Another thing that must be addressed when talking about Confucius, the myth. That fortune cookie, slightly racist, “Confucius say:” nonsense. His name is actually Kung Fu'tzu. Confucius was a latinization. When reading Confucius you have to think of it the same way as you do when you read Socrates (or Jesus), because he never wrote anything down, it's a bit of guess work what he actually said and what his followers attributed to him later. He was a tutor and moralist, he believed that if given a public office he could institute real change and prove his theories. He was never given that chance. He received an honorary post with no actual power or control to keep him quiet but once he discovered this he resigned. Every now and then you can detect some bitterness about this in his sayings.
I am trying to leave as much of my own opinion about religion out of my posts because I don't intend to get into a discussion about it. I only do that with people I trust. But I will say that I think all religions have something of value that we can learn from and that it is important in our time to have a basic understanding and appreciation for different religions and the people who practice them. So with that in mind here were some of my favorite quotes:

Book I, 16. The Master said, (the good man) does not grieve that other people do not recognize his merits. His only anxiety is lest he should fail to recognize theirs.

Book II, 14. The Master said, A gentleman can see a question from all sides without bias. The small man is biased and can see a question only from one side.

15.The Master said, 'He who learns but does not think, is lost.' He who thinks but does not learn is in great danger.

Book III, 26. The Master said, High office filled by men of narrow views, ritual performed without reverence, the forms of mourning observed without grief-these are things I cannot bear to see!
(In my view a synopsis of Confucius.)

Book V, 26. The Master said, In vain have I looked for a single man capable of seeing his own faults and bringing the charge home against himself.
Book IX, 10. Yen Hui said with a deep sigh, The more I strain my gaze up towards it, the higher it soars. The deeper I bore into it, the harder it becomes. I see it in front; but suddenly it is behind. Step by step the Master skilfully lures one on. He has broadened me with culture, restrained me with ritual. Even if I wanted to stop, I could not. Just when I feel that I have exhausted every resource, something seems to rise up, standing out sharp and clear. Yet though I long to pursue it, I can find no way of getting to it at all.
(The cry of every religious devotee.)

Book XII, 16. The Master said, The gentleman calls attention to the good points in others; he does not call attention to their defects. The small man does just the reverse of this.
(There are many like this.)

And of course the silver rule:
Book XV, 23. Tzu-Kung asked saying, Is there any single saying that one can act upon all day and every day? The Master said, perhaps the saying about consideration; “Never do to others what you would not like them to do to you.”
SAHM the Libby
Sesquipedalian
\ˌses-kwə-pə-ˈdāl-yən\
: Latin sesquipedalis, literally, a foot and a half long, from sesqui- + ped-, pes foot — more at foot
Date: 1656

1 : having many syllables : long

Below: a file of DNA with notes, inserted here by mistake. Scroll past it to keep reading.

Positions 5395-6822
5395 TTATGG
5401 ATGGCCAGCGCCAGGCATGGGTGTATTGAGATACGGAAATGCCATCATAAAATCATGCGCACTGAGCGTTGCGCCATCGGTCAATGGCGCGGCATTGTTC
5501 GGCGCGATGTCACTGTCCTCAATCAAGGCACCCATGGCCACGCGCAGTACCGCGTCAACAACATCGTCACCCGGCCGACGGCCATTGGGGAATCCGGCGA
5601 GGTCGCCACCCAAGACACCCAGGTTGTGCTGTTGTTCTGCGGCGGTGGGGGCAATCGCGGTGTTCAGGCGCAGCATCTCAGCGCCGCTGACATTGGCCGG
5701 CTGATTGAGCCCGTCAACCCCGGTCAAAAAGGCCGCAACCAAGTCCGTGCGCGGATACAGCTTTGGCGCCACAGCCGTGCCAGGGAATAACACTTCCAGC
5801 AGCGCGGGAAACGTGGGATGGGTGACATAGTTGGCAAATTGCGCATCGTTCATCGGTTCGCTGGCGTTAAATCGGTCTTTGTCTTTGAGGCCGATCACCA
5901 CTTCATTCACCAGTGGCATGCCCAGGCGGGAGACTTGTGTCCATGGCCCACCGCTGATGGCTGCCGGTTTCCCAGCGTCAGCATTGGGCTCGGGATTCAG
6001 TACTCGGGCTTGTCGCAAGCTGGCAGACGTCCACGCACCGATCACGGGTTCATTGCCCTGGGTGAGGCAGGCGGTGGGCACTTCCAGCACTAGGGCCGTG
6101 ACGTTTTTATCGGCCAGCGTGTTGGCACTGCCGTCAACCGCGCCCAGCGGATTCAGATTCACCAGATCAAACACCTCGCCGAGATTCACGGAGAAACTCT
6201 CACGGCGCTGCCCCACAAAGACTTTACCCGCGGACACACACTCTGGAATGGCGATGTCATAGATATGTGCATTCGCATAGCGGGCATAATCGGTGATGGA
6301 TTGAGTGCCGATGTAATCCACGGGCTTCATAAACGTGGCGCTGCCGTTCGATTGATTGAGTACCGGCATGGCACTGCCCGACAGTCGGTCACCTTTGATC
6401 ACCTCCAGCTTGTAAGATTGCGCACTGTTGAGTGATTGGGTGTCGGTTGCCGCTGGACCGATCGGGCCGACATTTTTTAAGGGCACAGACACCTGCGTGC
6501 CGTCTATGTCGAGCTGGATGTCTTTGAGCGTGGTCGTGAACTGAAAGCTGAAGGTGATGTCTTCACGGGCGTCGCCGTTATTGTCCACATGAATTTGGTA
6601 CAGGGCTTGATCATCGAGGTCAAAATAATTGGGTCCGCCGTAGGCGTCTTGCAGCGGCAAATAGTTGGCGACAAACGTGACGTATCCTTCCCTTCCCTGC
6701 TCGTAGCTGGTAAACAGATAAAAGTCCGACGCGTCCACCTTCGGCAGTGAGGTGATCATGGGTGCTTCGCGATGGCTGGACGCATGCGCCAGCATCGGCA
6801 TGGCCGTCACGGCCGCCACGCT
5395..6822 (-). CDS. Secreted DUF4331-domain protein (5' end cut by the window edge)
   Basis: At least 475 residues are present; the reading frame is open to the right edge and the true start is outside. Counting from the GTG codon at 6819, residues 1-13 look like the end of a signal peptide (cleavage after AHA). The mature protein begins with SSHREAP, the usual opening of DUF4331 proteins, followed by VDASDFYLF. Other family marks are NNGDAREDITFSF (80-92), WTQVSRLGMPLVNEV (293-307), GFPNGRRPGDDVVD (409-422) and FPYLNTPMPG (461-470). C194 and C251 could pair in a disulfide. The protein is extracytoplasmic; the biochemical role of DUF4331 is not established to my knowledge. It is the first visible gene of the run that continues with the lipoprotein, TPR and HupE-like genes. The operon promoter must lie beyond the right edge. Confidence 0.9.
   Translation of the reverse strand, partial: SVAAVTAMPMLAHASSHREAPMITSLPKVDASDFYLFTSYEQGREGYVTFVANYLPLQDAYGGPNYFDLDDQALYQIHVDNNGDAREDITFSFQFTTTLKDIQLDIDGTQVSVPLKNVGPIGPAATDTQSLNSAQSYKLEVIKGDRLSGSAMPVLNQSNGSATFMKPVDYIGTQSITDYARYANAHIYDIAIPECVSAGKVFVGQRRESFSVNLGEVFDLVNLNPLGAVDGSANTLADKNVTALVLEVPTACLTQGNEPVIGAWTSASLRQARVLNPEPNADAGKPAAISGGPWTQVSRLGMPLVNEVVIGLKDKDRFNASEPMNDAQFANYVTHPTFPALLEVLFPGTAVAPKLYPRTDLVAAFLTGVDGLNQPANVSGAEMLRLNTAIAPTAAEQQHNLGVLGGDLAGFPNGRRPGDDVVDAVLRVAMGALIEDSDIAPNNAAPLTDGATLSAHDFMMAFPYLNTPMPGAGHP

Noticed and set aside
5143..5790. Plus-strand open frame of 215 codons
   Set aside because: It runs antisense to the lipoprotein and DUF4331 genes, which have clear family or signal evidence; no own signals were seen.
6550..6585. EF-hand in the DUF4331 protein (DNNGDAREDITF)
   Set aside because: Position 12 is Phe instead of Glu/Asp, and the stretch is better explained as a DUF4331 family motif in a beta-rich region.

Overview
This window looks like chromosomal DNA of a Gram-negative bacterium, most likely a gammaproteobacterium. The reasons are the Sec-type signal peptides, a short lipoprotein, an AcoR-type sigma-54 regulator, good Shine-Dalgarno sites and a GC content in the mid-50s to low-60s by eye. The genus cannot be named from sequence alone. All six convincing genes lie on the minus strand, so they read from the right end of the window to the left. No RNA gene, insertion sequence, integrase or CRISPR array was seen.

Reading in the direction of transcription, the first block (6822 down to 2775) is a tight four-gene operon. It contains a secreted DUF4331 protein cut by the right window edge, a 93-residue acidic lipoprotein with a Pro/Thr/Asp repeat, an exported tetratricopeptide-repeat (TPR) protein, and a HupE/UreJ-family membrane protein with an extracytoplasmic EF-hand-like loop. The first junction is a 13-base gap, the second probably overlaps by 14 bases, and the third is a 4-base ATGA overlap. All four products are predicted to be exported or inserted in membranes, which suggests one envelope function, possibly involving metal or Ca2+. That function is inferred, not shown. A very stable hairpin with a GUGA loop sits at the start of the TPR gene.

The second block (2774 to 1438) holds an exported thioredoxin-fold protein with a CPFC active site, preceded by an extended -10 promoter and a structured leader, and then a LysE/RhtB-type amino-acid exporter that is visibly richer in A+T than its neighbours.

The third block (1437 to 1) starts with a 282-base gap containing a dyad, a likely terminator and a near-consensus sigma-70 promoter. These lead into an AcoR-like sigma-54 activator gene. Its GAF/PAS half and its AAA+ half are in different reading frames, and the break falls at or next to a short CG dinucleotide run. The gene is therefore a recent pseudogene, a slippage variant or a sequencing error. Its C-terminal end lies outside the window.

2 : given to or characterized by the use of long words

Sorry I didn't get this posted yesterday. I am experiencing some health problems and so is the baby. Don't worry we'll both be fine. We are also planning another move, hopefully this move will be permanent.

This is the last Word of the Week, it will be a Word of the Month starting on the first of March.

SAHM the Libby
Anagogical: interpretation of a word, passage, or text (as of Scripture or poetry) that finds beyond the literal, allegorical, and moral senses a fourth and ultimate spiritual or mystical sense.
SAHM the Libby
Isn't it wonderful when life intersects with what you're reading? Watching the PBS NewsHour tonight there was this story...
"A dramatic performance project called 'Theater of War' uses ancient Greek tragedies for a very special goal: To link ancient and modern warriors in an understanding of war's pain and mental agony."
Here's the link to see it yourself, something to think about when reading Sophocles who is up next.
SAHM the Libby
Agamemnon: (the Oresteia are three plays by the Greek playwright Aeschylus. Agamemnon is the first of the trilogy. More about the Trojan war,...great.)

Time and Scene: A night in the tenth and final autumn of the Trojan war. The house of Atreus in Argos. Before it, an altar stands unlit; a watchman on the high roofs fights to stay awake.

Watchman:
Dear gods, set me free from all the pain,
the long watch I keep, one whole year awake..
propped on my arms, crouched on the roofs of Atreus
like a dog.

I know the stars by heart,
the armies of the night, and there in the lead
the ones that bring us snow or the crops of summer,
bring us all we have-
our great blazing kings of the sky,
I know them, when they rise and when they fall...
and now I watch for the light, the signal-fire
breaking out of Troy, shouting Troy is taken.
So she commands, full of her high hopes.
That woman-she maneuvers like a man.

And when I keep to my bed, soaked in dew,
and the thoughts go groping around through the night
and the good dreams that used to guard my sleep...
not here, it's the old comrade, terror, at my neck.
I mustn't sleep, no-

(shaking himself awake)

SAHM the Libby
Ancillary
Pronunciation: \ˈan(t)-sə-ˌler-ē, -ˌle-rē

1 : subordinate, subsidiary
2 : auxiliary, supplementary

Merriam-Webster online